Take one little hungry girl, six different tempting foods and one shiny delicious red hot chilli. One big bite into the chilli results in a spectacular display of fireworks. Mum, dad, aunt and grandad all come to help
Kwajo’s father makes traditional weights, in the shape of figurines. One day Kwajo’s little brass drummer comes alive, and takes him on an adventure, where he tries to solve riddles in order to win gold for himself.
This illustrated book tells the story of Sosu, a young boy who cannot walk. He is unable to go to school like his brother and sister, and stays at home every day with his dog Fusa, dreaming of life outside the compound.
This coming-of-age story from the celebrated Zimbabwean writer Shimmer Chinodya gives a moving account of growing up as an orphan.
Schola’s Story shows the life of a child growing up in Uganda. The story describes Schola’s day, from getting up early and doing the chores, going to school, playing with her friends and going to bed. The book was written and edited by children who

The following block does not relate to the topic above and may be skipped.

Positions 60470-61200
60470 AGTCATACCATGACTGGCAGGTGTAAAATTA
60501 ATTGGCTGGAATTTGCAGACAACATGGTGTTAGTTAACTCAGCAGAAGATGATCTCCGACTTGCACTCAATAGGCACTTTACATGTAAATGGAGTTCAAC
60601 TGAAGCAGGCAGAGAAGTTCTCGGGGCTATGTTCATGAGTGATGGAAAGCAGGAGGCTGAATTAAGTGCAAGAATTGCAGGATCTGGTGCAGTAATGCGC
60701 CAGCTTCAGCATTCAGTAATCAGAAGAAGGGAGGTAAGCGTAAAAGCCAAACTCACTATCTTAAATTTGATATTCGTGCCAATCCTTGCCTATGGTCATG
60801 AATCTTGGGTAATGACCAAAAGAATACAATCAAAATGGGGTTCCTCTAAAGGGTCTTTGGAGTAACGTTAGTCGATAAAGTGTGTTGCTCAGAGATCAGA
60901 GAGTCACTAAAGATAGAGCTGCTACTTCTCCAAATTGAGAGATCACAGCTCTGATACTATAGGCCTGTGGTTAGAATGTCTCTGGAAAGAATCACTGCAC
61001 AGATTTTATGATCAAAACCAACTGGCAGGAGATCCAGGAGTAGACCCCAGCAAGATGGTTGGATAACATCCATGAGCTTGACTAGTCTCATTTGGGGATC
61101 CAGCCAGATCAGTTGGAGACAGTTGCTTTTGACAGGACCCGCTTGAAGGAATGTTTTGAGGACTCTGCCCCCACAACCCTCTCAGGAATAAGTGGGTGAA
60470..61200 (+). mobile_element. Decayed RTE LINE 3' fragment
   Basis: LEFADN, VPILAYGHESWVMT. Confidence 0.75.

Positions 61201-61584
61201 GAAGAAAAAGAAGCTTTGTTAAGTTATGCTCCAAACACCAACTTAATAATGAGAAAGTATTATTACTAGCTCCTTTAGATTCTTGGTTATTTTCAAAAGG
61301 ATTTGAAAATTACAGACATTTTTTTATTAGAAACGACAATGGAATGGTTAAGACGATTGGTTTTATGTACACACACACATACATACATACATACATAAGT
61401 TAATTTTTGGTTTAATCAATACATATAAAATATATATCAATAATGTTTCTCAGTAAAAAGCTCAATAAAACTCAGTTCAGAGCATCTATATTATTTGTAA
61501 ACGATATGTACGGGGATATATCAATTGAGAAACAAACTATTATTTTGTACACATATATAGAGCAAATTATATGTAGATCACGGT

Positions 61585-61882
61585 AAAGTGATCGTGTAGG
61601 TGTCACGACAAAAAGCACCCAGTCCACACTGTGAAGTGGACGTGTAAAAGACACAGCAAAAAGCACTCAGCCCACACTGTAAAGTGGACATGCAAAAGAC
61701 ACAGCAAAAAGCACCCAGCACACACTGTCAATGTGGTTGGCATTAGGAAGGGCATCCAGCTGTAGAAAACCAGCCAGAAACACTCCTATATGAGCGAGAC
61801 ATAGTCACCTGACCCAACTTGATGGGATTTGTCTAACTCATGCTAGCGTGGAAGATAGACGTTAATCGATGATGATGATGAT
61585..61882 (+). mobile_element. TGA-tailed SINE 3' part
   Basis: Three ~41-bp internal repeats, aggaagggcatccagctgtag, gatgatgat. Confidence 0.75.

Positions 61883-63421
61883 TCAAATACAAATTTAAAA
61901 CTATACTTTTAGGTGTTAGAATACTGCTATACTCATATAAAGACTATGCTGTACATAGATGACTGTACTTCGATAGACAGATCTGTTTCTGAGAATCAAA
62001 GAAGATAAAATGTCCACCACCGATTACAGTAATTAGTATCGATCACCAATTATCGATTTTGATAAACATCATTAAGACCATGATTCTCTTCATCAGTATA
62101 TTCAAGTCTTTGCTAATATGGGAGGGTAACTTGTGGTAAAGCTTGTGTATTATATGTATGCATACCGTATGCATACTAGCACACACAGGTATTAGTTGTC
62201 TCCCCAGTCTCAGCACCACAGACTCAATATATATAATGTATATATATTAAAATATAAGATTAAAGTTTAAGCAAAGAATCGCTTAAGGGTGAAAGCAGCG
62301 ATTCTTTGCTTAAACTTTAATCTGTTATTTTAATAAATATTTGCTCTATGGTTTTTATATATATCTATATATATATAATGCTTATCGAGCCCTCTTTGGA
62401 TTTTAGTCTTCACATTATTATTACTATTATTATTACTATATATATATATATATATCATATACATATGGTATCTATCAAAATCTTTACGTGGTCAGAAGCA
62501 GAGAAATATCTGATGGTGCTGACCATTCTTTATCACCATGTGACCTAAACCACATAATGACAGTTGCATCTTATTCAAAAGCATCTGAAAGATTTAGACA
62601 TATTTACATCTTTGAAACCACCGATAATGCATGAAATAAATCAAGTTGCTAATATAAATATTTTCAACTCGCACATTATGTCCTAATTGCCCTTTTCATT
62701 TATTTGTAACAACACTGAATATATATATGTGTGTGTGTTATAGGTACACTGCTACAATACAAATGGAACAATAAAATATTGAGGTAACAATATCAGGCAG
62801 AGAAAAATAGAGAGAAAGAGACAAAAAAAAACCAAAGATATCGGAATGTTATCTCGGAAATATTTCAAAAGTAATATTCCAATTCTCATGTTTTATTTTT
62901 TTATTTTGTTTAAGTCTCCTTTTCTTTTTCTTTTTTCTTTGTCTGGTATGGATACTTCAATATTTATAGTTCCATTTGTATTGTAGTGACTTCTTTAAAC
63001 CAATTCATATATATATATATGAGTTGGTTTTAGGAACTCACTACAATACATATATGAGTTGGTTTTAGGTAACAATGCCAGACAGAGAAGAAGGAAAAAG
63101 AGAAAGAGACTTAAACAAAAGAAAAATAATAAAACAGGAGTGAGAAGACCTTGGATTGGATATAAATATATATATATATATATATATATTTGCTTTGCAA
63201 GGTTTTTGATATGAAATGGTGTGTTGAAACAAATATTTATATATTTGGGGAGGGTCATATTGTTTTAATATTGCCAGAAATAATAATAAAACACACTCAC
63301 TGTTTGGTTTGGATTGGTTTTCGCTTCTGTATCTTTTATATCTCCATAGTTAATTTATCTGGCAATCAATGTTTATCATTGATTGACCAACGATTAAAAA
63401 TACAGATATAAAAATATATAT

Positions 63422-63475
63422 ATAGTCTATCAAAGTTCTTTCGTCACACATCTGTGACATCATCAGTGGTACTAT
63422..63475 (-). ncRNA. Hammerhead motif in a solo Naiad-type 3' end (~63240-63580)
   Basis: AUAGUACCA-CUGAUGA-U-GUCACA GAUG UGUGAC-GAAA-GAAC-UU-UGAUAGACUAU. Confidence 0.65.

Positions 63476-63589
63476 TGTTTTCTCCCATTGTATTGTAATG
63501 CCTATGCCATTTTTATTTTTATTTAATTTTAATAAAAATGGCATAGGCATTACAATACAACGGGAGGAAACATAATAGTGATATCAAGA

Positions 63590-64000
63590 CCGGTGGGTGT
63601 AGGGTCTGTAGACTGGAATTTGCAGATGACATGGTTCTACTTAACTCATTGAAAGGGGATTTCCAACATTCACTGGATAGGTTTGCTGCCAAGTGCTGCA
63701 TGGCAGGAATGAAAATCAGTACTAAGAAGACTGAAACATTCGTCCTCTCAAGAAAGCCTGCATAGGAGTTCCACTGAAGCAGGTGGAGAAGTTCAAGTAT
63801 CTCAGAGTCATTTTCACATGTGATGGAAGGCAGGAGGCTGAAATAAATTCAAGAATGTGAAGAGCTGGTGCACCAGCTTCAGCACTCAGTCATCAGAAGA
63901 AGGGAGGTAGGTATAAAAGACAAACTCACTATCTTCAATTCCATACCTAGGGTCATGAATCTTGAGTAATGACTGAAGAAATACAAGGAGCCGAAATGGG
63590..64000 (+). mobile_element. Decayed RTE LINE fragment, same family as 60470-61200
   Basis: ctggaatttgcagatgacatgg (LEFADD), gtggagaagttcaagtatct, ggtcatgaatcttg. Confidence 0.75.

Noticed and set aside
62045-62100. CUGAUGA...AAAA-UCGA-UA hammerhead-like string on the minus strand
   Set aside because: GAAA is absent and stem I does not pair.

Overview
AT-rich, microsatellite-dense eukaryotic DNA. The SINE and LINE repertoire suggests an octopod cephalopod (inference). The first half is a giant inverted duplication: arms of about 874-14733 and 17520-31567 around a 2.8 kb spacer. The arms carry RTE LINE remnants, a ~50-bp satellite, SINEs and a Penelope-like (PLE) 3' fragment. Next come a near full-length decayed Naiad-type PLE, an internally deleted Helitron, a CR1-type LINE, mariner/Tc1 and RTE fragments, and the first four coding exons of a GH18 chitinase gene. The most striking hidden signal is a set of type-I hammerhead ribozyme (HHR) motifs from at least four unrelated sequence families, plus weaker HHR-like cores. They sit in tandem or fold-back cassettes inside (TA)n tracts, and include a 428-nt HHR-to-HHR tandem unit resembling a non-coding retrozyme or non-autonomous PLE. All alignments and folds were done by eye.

Gregory Cool tells the story of a city boy who goes on holiday to visit his grandparents living near the sea on the Caribbean island of Tobago. At first Gregory is dismissive of their rural life – the food is strange, the sun too hot, and there are
This beautifully illustrated storybook introduces the boy Ahmed, who sells butane gas in Cairo. The story tells of his day travelling through the busy markets and city streets, and describes all the interesting people he meets.
This glossy hardback book is one in a series of five to help explore the theme of children’s rights with a younger audience. This book explores the right all children have to receive good health care, and some of the reasons why this does not always
This glossy hardback book is one in a series of five to help explore the theme of children’s rights with a younger audience. The book explores the right to an education, and why some children are unable to go to school.
Zlata’s diary sensitively conveys the experiences of war from the perspective of a child caught up in conflict. Zlata was ten years old when she started her diary in 1991 describing a happy life in Sarajevo with her family and friends. The following